Scientific classification Edit this classification
Domain: Eukaryota
Kingdom: Animalia
Phylum: Chordata
Class: Mammalia
Order: Carnivora
Family: Canidae
Tribe: Canini
Subtribe: Cerdocyonina
Genus: Lycalopex
Burmeister 1854
Type species
Canis magellanicus[3]
Range of the six living zorro species
  • Pseudalopex Burmeister 1856
  • Canis (Pseudalopex) Allen 1895

The South American foxes (Lycalopex), commonly called raposa in Portuguese, or zorro in Spanish, are a genus from South America of the subfamily Caninae. Despite their name, they are not true foxes, but are a unique canid genus more closely related to wolves and jackals than to true foxes; some of them resemble foxes due to convergent evolution. The South American gray fox, Lycalopex griseus, is the most common species, and is known for its large ears and a highly marketable, russet-fringed pelt.

The second-oldest known fossils belonging to the genus were discovered in Chile, and date from 2.0 to 2.5 million years ago, in the mid- to late Pliocene.[4] The Vorohué Formation of Argentina has provided older fossils, dating to the Uquian to Ensenadan (Late Pliocene).[5]


The common English word "zorro" is a loan word from Spanish, with the word originally meaning "fox". Current usage lists Pseudalopex (literally: "false fox") as synonymous with Lycalopex ("wolf fox"), with the latter taking precedence.[1][6] In 1895, Allen classified Pseudalopex as a subgenus of Canis, establishing the combination Canis (Pseudalopex), a name still used in the fossil record.[2]


Species currently included in this genus include:[1]

Image Name Common name Distribution
Lycalopex culpaeus Culpeo or Andean fox Ecuador and Peru to the southern regions of Patagonia and Tierra del Fuego
Lycalopex fulvipes Darwin's fox Nahuelbuta National Park (Araucanía Region), the Valdivian Coastal Range (Los Ríos Region) in mainland Chile and Chiloé Island
Lycalopex griseus South American gray fox or chilla Argentina and Chile
Lycalopex gymnocercus Pampas fox northern and central Argentina, Uruguay, eastern Bolivia, Paraguay, and southern Brazil
Lycalopex sechurae Sechuran fox west-central, northwestern Peru, including the Sechura Desert, and southwestern Ecuador
Lycalopex vetulus Hoary fox south-central Brazil
Canis (Pseudalopex) australis Vorohué Formation, Uquian-Ensenadan Argentina[5]

In 1914, Oldfield Thomas established the genus Dusicyon, in which he included these zorros. They were later reclassified to Lycalopex (via Pseudalopex) by Langguth in 1975.[1]


The following phylogenetic tree shows the evolutionary relationships between the Lycalopex species, based on molecular analysis of mitochondrial DNA control region sequences.[7]


Relationship with humans

The zorros are hunted in Argentina for their durable, soft pelts. They are also often labelled 'lamb-killers'.[citation needed]

In his diary of his well-known 1952 traveling with the young Che Guevara[8] Alberto Granado mentions talking with seasonal workers employed on vast sheep farms, who told him of a successful campaign by the ranch owners to exterminate the foxes who were preying on lambs. The ranchers offered a reward of one Argentinian peso for the body of a dead male fox and as much as five pesos for a female fox; to impoverished workers in the early 1950s, five pesos were a significant sum. Within a few years, foxes became virtually extinct in a large part of Argentina.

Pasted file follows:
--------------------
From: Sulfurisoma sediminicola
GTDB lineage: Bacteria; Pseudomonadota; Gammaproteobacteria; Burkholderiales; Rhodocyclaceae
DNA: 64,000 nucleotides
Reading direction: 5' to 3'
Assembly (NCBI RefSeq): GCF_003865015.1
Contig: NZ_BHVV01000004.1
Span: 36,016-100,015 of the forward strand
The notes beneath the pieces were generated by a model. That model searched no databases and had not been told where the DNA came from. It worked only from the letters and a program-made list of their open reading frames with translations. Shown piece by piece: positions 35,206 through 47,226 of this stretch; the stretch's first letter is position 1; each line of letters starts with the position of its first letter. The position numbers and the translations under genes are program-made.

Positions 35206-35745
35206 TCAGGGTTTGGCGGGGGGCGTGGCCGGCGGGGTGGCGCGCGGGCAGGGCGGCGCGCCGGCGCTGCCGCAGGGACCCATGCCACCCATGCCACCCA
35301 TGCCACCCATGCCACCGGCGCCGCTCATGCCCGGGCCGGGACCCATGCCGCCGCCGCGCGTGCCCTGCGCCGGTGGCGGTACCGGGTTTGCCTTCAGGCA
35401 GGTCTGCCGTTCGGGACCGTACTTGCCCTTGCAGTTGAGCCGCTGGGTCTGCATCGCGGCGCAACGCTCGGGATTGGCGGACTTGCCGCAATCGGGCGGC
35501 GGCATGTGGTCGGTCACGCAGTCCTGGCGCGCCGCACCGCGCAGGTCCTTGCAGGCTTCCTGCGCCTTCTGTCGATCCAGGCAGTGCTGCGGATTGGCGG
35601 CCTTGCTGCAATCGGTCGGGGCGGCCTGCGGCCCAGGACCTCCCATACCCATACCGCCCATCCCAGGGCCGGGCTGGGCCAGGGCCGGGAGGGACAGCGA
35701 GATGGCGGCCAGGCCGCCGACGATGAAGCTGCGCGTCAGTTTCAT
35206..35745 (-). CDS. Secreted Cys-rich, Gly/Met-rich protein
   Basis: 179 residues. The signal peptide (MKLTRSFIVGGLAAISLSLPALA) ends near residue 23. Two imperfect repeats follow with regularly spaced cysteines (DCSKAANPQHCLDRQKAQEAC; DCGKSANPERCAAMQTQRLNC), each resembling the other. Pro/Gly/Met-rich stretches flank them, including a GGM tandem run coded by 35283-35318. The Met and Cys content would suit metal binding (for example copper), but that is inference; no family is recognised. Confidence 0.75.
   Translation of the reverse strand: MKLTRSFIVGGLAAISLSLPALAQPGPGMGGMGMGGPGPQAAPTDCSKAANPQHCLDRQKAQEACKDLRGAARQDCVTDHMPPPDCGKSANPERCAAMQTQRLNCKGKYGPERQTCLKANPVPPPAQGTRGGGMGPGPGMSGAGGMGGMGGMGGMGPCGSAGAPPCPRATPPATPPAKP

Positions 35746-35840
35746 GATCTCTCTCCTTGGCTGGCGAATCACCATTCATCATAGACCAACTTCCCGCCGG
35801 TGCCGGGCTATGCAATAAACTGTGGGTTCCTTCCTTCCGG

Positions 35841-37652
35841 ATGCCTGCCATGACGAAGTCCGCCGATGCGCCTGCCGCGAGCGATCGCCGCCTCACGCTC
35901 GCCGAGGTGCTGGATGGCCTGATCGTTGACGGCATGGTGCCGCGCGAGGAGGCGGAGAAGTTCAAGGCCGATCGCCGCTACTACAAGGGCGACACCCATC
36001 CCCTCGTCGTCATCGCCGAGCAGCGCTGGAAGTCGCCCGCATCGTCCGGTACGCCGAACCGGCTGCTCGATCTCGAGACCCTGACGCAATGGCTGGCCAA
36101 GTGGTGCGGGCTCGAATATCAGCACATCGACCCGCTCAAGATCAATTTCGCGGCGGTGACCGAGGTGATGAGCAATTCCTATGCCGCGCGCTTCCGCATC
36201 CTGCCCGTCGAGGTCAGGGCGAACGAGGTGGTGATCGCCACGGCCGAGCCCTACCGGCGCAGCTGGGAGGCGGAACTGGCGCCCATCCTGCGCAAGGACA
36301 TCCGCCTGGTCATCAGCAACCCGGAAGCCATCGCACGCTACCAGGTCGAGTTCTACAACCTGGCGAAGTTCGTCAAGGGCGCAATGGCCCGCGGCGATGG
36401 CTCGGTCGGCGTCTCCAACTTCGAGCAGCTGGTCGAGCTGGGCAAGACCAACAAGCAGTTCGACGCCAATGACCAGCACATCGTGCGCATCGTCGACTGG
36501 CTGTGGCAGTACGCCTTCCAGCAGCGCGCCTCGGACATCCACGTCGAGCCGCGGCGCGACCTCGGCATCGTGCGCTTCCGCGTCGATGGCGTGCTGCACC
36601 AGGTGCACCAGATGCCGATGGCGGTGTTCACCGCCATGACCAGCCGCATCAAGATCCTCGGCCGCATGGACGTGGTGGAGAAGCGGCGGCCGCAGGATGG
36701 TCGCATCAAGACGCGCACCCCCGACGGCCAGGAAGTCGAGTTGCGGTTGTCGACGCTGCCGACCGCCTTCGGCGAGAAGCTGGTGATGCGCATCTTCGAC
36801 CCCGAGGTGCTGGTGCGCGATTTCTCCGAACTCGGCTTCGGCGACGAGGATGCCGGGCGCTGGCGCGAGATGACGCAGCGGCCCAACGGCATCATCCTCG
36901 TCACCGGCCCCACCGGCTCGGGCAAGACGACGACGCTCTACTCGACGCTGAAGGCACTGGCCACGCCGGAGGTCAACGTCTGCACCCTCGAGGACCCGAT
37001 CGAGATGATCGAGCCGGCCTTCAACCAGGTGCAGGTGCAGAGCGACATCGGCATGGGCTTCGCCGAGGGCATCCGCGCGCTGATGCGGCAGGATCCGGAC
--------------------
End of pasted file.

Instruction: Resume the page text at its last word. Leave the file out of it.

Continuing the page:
The Fuegian dog (Spanish: perro yagán, perro fueguino), also known as the Yaghan dog, was a domesticated form of the culpeo (Lycalopex culpaeus),[9] unlike other domesticated canids which were dogs and silver foxes. This means different canid species have been domesticated multiple times by humans independently.


  1. ^ a b c d Wozencraft, W. C. (2005). "Order Carnivora". In Wilson, D. E.; Reeder, D. M. (eds.). Mammal Species of the World: A Taxonomic and Geographic Reference (3rd ed.). Johns Hopkins University Press. ISBN 978-0-8018-8221-0. OCLC 62265494.
  2. ^ a b "Canis (Pseudalopex) australis Kerr 1792". Fossilworks. Gateway to the Paleobiology Database. Retrieved 15 December 2021.
  3. ^ Wilson, D. E.; Reeder, D. M., eds. (2005). Mammal Species of the World: A Taxonomic and Geographic Reference (3rd ed.). Johns Hopkins University Press. ISBN 978-0-8018-8221-0. OCLC 62265494.
  4. ^ Lucherini, M. & Luengos Vidal, E. M. (2008). "Lycalopex gymnocercus (Carnivora: Canidae)". Mammalian Species. 820: Number 820, pp. 1–9. doi:10.1644/820.1. hdl:11336/115900.
  5. ^ a b Vorohuen (sic; Vorohué) Formation at
  6. ^ Lucherini, M. (2016). "Lycalopex culpaeus". IUCN Red List of Threatened Species. 2016: e.T6929A85324366. doi:10.2305/IUCN.UK.2016-1.RLTS.T6929A85324366.en. Retrieved 11 November 2021.
  7. ^ Tchaicka, Ligia; Freitas, Thales Renato Ochotorena de; Bager, Alex; Vidal, Stela Luengos; Lucherini, Mauro; Iriarte, Agustín; Novaro, Andres; Geffen, Eli; Garcez, Fabricio Silva; Johnson, Warren E.; Wayne, Robert K.; Eizirik, Eduardo (2016). "Molecular assessment of the phylogeny and biogeography of a recently diversified endemic group of South American canids (Mammalia: Carnivora: Canidae)" (PDF). Genetics and Molecular Biology. 39 (3): 442–451. doi:10.1590/1678-4685-GMB-2015-0189. PMC 5004827. PMID 27560989.
  8. ^ TRAVELLING WITH CHE GUEVARA by Alberto Granado
  9. ^ Petrigh, Romina S.; Fugassa, Martin H. (December 13, 2013). "Molecular identification of a Fuegian dog belonging to the Fagnano Regional Museum ethnographic collection, Tierra del Fuego" (PDF). Quaternary International. 317: 14–18. Bibcode:2013QuInt.317...14P. doi:10.1016/j.quaint.2013.07.030. Archived from the original (PDF) on December 20, 2016. Retrieved September 2, 2020.

Further reading